After retirement, I began ghostwriting and sold a few articles for a few hundred dollars. Those articles were sold with full-rights to be published with someone else’s name as the author. Even though the dollars looked good in my bank account, I felt like a whore; I quit ghostwriting and answered the call for drabbles with a new Australian Press.
Since that time, a number of my horror stories have been published with Black Hare Press and elsewhere. My last horror story, “Rhapsodie de Claire Elise” featured in a small anthology, published on Edgar Allan Poe’s 171st death anniversary. I consider that story my magnum opus and have since put down my horror-writing-pen.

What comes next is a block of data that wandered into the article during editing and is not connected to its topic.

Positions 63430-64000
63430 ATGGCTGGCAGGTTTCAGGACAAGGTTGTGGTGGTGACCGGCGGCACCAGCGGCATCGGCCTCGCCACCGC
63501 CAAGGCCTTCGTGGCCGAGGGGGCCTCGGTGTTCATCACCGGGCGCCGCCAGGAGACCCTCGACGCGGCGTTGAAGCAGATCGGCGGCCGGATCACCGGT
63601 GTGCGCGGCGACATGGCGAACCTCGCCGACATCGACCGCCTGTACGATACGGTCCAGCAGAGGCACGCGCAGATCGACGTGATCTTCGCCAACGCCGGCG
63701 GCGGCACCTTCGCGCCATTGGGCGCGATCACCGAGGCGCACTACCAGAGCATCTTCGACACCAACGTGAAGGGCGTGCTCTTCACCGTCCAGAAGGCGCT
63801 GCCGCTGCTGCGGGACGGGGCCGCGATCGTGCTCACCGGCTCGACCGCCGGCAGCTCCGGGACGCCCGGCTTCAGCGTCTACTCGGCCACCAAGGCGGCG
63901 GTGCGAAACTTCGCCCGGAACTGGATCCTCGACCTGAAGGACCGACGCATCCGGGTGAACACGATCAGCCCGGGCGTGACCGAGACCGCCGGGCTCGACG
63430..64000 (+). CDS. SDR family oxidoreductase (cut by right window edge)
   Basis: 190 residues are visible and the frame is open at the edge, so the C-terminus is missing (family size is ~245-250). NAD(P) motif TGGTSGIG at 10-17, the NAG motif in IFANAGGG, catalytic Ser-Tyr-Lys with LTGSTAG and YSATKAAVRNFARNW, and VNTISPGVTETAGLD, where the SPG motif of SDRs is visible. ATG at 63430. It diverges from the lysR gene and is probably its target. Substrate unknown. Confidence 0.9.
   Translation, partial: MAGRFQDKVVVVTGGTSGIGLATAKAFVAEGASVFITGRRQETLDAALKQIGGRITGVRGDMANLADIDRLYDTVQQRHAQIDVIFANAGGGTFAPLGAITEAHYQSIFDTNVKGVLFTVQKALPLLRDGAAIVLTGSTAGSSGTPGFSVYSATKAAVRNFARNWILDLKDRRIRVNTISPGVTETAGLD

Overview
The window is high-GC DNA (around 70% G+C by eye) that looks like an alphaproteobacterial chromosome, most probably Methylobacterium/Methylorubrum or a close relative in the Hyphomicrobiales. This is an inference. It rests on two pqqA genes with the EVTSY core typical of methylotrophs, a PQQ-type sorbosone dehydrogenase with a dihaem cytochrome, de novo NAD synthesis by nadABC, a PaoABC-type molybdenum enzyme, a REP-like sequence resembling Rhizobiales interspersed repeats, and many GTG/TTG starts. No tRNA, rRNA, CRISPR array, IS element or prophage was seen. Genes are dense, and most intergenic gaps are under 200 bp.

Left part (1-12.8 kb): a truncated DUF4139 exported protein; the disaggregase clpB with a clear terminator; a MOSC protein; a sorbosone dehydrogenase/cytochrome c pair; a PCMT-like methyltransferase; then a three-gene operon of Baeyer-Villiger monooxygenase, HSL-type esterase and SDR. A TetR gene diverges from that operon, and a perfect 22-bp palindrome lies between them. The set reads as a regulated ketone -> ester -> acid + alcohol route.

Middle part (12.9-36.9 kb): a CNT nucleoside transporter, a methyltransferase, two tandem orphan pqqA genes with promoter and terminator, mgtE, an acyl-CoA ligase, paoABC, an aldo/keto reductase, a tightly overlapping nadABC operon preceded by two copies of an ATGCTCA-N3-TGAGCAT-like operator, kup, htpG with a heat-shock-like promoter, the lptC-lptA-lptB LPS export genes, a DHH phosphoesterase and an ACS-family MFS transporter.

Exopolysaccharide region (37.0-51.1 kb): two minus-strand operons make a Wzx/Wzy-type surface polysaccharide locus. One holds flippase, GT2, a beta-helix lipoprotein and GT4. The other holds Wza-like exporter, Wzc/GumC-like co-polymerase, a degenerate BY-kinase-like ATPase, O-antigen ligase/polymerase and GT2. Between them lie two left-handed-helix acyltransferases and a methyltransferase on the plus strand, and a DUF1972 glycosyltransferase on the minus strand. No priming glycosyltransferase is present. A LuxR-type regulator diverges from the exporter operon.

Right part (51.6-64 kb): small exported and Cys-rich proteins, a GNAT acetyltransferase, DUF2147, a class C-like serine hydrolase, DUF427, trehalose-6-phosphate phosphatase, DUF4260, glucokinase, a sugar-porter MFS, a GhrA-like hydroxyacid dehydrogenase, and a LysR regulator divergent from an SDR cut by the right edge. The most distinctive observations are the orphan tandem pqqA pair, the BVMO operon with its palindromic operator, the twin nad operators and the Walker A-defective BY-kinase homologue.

I know that a new door has opened and I will continue spinning fictitious tales during breaks from writing the memoir of my late son — by far the most difficult of anything I have written or will ever write. I must force myself to write something, if only a few lines, every day in that memoir for no one knows the length of our lives or what the future holds — it is, however, only a breath away.
Okay, that last line would have been a nice conclusion to this little story but after recollecting Mr. Grumpleton, I may consider writing one more horror story with him as my main character. I can be so fickle.
Links to Sue Marie St. Lee’s pages:
Poe-ish Tales Forevermore: https://amzn.to/3a6Nt9e